Caecilians (; New Latin for "blind ones") are a group of limbless, vermiform or serpentine amphibians. They mostly live hidden in the ground and in stream substrates, making them the least familiar order of amphibians. Caecilians are mostly distributed in the tropics of South and Central America, Africa, and southern Asia. Their diet consists of small subterranean creatures such as earthworms.
All modern caecilians and their closest fossil relatives are grouped as a clade, Apoda, within the larger group Gymnophiona, which also includes more primitive extinct caecilian-like amphibians. The name derives from the Greek words γυμνος (gymnos, naked) and οφις (ophis, snake), as the caecilians were originally thought to be related to snakes. The body is cylindrical dark brown or bluish black in colour. The skin is slimy and bears grooves or ringlike markings.
Caecilians are native to wet, tropical regions of Southeast Asia, India, Bangladesh, Nepal and Sri Lanka, parts of East and West Africa, the Seychelles Islands in the Indian Ocean, Central America, and in northern and eastern South America. In Africa, caecilians are found from Guinea-Bissau (Geotrypetes) to southern Malawi (Scolecomorphus), with an unconfirmed record from eastern Zimbabwe. They have not been recorded from the extensive areas of tropical forest in central Africa. In South America, they extend through subtropical eastern Brazil well into temperate northern Argentina. They can be seen as far south as Buenos Aires, when they are carried by the flood waters of the Paraná River coming from farther north. Their American range extends north to southern Mexico. The northernmost distribution is of the species Ichthyophis sikkimensis of northern India. Ichthyophis is also found in South China and Northern Vietnam. In Southeast Asia, they are found as far east as Java, Borneo, and the southern Philippines, but they have not crossed Wallace's line and are not present in Australia or nearby islands. There are no known caecilians in Madagascar, but their presence in the Seychelles and India has led to speculation on the presence of undiscovered extinct or extant caecilians there.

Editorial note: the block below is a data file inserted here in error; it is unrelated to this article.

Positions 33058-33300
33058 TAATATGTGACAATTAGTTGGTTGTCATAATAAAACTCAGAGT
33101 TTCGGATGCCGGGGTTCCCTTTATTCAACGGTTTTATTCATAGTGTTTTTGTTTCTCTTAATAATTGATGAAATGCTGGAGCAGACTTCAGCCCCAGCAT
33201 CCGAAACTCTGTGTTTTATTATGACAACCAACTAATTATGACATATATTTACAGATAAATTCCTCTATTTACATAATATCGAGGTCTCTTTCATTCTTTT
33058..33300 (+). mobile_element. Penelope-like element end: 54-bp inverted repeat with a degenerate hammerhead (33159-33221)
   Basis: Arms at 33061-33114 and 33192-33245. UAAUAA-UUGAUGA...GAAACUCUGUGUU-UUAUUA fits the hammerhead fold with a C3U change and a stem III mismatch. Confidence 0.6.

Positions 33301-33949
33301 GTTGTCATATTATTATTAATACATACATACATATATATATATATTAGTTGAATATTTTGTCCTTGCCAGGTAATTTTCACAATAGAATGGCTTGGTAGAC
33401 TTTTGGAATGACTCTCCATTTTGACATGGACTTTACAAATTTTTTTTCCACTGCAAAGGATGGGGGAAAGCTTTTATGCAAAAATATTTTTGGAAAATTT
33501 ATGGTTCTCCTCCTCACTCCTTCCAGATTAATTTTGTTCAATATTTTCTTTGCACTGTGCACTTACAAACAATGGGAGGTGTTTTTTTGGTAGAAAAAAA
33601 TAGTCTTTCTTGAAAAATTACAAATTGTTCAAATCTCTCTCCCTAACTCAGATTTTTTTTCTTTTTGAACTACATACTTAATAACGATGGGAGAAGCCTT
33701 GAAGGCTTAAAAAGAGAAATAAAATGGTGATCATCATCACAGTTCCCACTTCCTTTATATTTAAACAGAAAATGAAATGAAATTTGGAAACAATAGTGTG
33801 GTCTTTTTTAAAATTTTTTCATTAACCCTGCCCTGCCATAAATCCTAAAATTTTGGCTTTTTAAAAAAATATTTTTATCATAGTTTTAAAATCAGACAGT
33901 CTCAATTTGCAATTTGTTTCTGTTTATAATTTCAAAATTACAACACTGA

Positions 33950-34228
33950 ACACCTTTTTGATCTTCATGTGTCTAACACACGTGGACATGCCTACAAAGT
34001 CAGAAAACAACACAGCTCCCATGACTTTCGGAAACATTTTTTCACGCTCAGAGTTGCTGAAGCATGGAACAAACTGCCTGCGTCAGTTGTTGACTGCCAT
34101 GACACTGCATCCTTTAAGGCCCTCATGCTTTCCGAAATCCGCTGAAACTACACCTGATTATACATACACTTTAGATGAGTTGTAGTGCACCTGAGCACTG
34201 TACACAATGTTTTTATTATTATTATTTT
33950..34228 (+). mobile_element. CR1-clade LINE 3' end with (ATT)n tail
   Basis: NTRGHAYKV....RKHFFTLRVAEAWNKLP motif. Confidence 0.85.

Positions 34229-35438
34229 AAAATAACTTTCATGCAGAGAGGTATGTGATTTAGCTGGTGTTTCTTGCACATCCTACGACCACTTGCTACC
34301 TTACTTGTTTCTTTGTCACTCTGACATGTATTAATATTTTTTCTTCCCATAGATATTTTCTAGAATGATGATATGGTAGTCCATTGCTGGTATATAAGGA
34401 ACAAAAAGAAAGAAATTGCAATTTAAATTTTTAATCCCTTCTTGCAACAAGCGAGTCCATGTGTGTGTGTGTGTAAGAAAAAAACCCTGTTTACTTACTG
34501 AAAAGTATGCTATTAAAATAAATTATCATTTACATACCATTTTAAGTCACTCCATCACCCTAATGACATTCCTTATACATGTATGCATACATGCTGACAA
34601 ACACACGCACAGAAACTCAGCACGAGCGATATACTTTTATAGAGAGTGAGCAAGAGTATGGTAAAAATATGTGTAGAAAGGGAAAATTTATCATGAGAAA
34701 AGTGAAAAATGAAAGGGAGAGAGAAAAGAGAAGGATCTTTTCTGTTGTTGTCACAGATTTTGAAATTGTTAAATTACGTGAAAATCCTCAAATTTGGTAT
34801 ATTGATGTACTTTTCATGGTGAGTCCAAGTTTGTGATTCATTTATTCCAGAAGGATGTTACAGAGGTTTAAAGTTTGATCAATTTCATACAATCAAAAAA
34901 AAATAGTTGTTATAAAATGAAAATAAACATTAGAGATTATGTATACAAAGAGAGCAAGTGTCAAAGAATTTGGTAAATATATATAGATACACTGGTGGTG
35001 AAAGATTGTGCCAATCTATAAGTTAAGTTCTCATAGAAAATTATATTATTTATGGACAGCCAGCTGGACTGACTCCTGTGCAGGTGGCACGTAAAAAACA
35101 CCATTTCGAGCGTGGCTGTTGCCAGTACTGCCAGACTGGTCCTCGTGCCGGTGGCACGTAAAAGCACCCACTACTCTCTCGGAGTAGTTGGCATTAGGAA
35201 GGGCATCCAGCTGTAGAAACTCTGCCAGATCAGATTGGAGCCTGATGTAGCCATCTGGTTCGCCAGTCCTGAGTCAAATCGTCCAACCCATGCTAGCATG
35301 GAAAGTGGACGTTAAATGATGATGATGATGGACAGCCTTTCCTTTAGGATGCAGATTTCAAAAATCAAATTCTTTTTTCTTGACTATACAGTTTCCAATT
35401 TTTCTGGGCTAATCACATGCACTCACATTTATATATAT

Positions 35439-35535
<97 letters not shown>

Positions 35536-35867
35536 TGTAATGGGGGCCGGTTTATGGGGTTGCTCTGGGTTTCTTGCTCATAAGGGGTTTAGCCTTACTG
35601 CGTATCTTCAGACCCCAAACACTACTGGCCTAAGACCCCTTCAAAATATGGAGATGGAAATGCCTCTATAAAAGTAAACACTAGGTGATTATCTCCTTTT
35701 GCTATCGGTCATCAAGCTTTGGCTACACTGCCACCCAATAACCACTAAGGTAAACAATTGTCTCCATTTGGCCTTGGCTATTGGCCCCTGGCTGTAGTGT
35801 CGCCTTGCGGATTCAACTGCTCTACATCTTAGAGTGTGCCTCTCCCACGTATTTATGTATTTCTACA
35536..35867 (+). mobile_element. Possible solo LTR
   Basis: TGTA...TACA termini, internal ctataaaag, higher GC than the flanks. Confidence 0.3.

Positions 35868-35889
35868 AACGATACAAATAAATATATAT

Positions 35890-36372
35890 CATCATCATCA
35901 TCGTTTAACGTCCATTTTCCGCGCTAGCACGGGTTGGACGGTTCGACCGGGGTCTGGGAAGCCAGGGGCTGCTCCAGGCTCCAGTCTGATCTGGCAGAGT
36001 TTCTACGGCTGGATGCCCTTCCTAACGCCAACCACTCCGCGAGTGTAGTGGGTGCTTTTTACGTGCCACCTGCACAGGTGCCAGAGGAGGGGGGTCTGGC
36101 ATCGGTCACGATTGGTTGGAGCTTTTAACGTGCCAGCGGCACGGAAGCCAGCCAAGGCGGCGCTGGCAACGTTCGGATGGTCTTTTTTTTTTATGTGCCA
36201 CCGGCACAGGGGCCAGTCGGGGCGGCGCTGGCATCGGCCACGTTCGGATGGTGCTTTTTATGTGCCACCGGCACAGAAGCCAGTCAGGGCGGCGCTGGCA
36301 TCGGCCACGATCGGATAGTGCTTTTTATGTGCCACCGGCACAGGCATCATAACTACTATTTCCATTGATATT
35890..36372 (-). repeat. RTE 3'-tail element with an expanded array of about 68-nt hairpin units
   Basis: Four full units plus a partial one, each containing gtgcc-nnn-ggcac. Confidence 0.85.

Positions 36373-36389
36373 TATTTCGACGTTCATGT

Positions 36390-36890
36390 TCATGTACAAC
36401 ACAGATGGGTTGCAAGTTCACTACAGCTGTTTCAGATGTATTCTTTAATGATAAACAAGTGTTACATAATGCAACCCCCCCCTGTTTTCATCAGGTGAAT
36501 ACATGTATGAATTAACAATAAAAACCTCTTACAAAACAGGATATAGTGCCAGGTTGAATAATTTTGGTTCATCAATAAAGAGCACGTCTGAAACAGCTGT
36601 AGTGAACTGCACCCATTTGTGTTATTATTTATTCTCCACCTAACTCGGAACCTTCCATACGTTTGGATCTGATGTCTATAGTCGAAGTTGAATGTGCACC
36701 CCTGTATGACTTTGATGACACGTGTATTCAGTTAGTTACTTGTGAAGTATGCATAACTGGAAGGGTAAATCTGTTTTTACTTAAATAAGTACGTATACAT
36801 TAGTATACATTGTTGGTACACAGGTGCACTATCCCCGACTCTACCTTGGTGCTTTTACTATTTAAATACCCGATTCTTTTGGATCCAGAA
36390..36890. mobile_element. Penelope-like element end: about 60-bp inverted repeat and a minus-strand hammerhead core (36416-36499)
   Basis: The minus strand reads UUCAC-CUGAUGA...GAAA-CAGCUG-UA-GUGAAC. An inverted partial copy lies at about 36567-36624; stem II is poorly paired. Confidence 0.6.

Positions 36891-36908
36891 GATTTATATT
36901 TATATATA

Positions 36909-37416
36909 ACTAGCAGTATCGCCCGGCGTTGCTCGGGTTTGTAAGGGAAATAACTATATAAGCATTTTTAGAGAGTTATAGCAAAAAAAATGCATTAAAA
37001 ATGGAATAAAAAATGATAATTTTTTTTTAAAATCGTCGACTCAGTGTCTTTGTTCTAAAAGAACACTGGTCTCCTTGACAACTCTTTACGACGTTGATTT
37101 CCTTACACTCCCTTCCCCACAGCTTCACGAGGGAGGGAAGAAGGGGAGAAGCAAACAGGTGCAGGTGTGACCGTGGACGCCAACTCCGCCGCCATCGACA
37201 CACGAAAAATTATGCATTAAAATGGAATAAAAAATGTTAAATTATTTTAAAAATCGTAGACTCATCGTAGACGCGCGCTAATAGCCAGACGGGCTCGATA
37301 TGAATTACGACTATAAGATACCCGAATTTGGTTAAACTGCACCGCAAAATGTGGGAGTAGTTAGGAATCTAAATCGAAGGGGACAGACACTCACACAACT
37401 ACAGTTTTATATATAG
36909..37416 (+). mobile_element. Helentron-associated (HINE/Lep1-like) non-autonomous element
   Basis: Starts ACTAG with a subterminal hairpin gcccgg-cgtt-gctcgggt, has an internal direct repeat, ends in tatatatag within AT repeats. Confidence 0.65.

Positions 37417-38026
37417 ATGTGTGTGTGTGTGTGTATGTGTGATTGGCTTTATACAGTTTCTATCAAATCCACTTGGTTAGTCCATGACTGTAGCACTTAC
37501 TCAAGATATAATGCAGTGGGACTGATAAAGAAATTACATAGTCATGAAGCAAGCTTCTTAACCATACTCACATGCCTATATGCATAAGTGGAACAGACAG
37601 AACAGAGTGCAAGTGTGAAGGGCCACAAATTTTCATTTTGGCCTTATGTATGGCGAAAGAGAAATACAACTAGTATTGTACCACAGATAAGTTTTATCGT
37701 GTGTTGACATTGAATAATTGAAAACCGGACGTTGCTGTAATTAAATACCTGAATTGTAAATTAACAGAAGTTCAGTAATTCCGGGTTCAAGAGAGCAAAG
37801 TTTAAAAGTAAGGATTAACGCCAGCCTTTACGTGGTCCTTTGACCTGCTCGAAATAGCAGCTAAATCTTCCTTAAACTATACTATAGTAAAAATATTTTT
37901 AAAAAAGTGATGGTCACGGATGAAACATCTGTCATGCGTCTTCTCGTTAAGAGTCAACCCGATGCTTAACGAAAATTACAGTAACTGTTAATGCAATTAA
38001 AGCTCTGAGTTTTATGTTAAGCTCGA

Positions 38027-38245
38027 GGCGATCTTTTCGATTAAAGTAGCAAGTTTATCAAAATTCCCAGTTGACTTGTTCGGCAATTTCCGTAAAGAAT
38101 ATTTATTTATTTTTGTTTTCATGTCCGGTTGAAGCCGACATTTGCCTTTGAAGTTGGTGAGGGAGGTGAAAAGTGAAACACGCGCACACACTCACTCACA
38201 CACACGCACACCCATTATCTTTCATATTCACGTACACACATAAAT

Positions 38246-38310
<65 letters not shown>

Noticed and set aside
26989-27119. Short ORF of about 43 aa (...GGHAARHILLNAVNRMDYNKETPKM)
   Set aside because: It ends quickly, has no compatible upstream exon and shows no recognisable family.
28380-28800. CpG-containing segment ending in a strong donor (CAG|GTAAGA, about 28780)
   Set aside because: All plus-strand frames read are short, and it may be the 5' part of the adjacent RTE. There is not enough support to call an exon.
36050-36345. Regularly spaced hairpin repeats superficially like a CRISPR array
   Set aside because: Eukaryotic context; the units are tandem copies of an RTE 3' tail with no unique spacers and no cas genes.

In 2021, a live specimen of Typhlonectes natans, a caecilian native to Colombia and Venezuela, was collected from a drainage canal in South Florida. It was the only caecilian ever reported in the wild in the United States, and is considered to be an introduction, perhaps from the wildlife trade. Whether a breeding population has been established in the area is unknown.